Jonathan Oliver’s study of blueberries and his homegrown knowledge of citrus makes the Palatka, Florida, native a valuable addition to the University of Georgia College of Agricultural and Environmental Sciences.
In addition to root-knot nematodes and target spot disease, Georgia cotton farmers should be prepared to fight bacterial blight, said University of Georgia Cooperative Extension plant pathologist Bob Kemerait.
University of Georgia Cooperative Extension research trials of new tobacco varieties could help farmers reduce the level of black shank disease in their fields to 15 percent, according to Tony Barnes, Agriculture and Natural Resources Extension agent in Atkinson County, Georgia.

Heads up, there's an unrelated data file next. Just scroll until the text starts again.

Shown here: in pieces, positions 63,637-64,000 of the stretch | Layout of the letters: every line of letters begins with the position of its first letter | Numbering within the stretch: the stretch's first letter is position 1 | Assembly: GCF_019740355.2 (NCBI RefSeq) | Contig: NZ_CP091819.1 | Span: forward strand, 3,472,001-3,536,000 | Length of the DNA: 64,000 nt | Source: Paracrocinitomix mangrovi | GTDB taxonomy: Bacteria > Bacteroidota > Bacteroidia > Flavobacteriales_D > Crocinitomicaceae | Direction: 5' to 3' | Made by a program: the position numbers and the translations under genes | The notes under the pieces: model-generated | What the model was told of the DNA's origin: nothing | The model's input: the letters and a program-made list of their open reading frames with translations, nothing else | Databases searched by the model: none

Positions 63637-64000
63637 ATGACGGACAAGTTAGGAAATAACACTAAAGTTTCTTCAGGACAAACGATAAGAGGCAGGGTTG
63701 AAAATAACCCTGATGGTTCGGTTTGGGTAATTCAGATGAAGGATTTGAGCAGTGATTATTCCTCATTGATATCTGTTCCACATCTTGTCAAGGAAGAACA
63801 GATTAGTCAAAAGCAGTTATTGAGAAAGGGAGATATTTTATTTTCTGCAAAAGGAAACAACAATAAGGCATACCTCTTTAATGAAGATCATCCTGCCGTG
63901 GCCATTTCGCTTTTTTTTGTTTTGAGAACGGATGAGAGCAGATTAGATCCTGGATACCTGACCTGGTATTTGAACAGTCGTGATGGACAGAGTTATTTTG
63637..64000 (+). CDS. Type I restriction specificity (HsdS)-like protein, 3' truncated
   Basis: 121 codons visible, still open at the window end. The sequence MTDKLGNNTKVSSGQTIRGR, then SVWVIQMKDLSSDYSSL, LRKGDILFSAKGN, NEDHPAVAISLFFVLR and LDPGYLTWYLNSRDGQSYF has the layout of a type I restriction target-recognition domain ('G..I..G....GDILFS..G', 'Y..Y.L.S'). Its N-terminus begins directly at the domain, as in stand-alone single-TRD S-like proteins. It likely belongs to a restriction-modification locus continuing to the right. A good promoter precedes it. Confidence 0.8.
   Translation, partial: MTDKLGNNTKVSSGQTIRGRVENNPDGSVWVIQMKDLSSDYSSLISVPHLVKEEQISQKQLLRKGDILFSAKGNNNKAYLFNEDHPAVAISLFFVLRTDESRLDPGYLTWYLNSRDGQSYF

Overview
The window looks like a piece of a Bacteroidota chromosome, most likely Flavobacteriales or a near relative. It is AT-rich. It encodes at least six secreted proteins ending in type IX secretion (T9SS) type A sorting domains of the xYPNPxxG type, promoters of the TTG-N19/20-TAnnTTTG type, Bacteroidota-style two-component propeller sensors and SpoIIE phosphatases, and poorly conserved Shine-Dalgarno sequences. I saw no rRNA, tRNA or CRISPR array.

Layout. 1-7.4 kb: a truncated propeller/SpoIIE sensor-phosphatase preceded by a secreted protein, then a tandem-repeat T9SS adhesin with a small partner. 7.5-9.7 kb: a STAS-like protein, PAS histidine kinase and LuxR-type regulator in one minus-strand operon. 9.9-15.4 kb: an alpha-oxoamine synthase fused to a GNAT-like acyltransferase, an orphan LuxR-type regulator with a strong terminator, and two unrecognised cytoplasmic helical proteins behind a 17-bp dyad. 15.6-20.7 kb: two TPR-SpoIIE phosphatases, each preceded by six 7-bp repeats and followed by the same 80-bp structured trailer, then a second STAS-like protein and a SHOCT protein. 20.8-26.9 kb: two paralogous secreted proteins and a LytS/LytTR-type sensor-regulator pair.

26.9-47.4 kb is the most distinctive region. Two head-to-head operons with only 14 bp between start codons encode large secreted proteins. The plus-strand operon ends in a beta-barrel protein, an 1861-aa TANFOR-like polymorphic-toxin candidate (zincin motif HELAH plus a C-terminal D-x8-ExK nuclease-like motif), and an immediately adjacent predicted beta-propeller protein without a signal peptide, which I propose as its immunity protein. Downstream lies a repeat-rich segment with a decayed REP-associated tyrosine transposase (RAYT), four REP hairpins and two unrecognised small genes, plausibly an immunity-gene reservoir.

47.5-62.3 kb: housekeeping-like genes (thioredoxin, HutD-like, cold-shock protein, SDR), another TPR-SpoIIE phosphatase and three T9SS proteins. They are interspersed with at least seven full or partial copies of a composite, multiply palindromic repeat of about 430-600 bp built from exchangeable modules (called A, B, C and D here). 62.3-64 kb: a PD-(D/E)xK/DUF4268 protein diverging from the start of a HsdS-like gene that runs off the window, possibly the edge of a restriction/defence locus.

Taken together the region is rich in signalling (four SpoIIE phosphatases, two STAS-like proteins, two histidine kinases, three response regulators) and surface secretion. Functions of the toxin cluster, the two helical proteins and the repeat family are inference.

Georgia’s pecan industry grew by more than 20,000 new acres in the last five years. Pecans are a booming business in Georgia, but University of Georgia Cooperative Extension pecan specialist Lenny Wells says that new farmers should go into the venture knowing that pecans are a costly investment.
Georgia’s grape industry, once dormant, is now thriving, according to Phillip Brannen, University of Georgia Cooperative Extension fruit plant pathologist. Growing potential for prosperity in the wine industry will require that farmers stay vigilant about certain diseases, like Pierce’s disease, that could negatively impact production.
Georgia peanut growers are experiencing problematic leaf spot diseases this year due to susceptible varieties and weakening fungicide treatments, according to Albert Culbreath and Tim Brenneman, plant pathologists at the University of Georgia Tifton Campus.